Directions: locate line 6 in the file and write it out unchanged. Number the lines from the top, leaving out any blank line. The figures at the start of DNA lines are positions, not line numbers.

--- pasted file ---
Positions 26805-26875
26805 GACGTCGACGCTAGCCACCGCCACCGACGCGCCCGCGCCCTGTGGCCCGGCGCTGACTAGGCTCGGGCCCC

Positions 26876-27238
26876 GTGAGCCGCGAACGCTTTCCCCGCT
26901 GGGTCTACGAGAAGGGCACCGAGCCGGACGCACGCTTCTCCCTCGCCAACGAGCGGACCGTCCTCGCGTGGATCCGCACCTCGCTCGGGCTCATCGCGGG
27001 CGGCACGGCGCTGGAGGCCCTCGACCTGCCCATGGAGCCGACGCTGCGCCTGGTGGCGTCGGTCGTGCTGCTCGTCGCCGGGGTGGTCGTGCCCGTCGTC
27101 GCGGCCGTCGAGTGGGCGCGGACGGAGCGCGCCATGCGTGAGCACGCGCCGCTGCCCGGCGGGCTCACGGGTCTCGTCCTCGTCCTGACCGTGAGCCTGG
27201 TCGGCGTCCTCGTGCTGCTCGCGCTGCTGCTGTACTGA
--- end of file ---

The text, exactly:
27001 CGGCACGGCGCTGGAGGCCCTCGACCTGCCCATGGAGCCGACGCTGCGCCTGGTGGCGTCGGTCGTGCTGCTCGTCGCCGGGGTGGTCGTGCCCGTCGTC